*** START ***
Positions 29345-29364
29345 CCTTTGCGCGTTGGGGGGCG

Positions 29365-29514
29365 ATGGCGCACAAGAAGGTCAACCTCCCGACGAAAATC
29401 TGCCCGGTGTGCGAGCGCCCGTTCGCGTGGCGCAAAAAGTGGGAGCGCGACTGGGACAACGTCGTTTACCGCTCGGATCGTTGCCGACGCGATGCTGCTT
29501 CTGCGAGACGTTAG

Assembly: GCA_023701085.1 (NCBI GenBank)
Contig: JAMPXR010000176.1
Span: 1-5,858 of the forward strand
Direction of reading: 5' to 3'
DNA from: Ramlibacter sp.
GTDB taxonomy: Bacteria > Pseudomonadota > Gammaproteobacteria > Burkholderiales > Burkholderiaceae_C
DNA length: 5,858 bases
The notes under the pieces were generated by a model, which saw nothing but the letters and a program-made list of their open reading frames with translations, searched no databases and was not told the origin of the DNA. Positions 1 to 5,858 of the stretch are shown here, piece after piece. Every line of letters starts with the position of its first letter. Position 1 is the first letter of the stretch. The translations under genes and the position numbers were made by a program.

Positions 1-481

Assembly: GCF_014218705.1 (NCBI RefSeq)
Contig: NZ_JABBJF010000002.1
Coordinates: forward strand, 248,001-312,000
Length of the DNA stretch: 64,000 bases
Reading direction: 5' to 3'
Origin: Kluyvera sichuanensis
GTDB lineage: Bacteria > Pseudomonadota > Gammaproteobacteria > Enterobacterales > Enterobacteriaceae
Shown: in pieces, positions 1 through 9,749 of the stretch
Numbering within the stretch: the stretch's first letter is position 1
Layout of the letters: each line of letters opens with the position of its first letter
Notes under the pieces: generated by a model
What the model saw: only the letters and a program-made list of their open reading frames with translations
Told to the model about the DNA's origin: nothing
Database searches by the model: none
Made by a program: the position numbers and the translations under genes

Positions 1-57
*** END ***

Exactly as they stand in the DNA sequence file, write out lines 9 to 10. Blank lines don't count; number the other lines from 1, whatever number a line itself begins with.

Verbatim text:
Span: 1-5,858 of the forward strand
Direction of reading: 5' to 3'